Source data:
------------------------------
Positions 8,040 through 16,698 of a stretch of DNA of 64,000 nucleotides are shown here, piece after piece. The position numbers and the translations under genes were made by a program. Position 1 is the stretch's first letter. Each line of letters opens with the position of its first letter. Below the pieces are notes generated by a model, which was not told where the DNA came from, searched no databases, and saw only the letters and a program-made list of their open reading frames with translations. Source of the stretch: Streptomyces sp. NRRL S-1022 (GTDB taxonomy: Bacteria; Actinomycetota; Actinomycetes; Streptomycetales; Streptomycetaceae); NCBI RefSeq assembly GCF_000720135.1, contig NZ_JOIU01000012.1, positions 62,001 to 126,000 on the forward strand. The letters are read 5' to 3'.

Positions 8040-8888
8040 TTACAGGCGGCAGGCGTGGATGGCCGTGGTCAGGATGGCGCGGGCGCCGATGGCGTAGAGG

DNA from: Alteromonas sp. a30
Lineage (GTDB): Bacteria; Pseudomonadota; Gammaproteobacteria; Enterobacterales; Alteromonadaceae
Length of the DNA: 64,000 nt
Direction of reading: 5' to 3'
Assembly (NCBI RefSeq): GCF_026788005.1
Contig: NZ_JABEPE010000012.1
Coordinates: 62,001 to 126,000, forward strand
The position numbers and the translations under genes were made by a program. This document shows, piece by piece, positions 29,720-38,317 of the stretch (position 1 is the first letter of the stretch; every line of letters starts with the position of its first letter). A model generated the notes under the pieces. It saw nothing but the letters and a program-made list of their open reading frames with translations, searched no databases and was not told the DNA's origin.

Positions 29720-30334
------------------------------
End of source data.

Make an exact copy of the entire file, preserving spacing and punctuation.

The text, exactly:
Positions 8,040 through 16,698 of a stretch of DNA of 64,000 nucleotides are shown here, piece after piece. The position numbers and the translations under genes were made by a program. Position 1 is the stretch's first letter. Each line of letters opens with the position of its first letter. Below the pieces are notes generated by a model, which was not told where the DNA came from, searched no databases, and saw only the letters and a program-made list of their open reading frames with translations. Source of the stretch: Streptomyces sp. NRRL S-1022 (GTDB taxonomy: Bacteria; Actinomycetota; Actinomycetes; Streptomycetales; Streptomycetaceae); NCBI RefSeq assembly GCF_000720135.1, contig NZ_JOIU01000012.1, positions 62,001 to 126,000 on the forward strand. The letters are read 5' to 3'.

Positions 8040-8888
8040 TTACAGGCGGCAGGCGTGGATGGCCGTGGTCAGGATGGCGCGGGCGCCGATGGCGTAGAGG

DNA from: Alteromonas sp. a30
Lineage (GTDB): Bacteria; Pseudomonadota; Gammaproteobacteria; Enterobacterales; Alteromonadaceae
Length of the DNA: 64,000 nt
Direction of reading: 5' to 3'
Assembly (NCBI RefSeq): GCF_026788005.1
Contig: NZ_JABEPE010000012.1
Coordinates: 62,001 to 126,000, forward strand
The position numbers and the translations under genes were made by a program. This document shows, piece by piece, positions 29,720-38,317 of the stretch (position 1 is the first letter of the stretch; every line of letters starts with the position of its first letter). A model generated the notes under the pieces. It saw nothing but the letters and a program-made list of their open reading frames with translations, searched no databases and was not told the DNA's origin.

Positions 29720-30334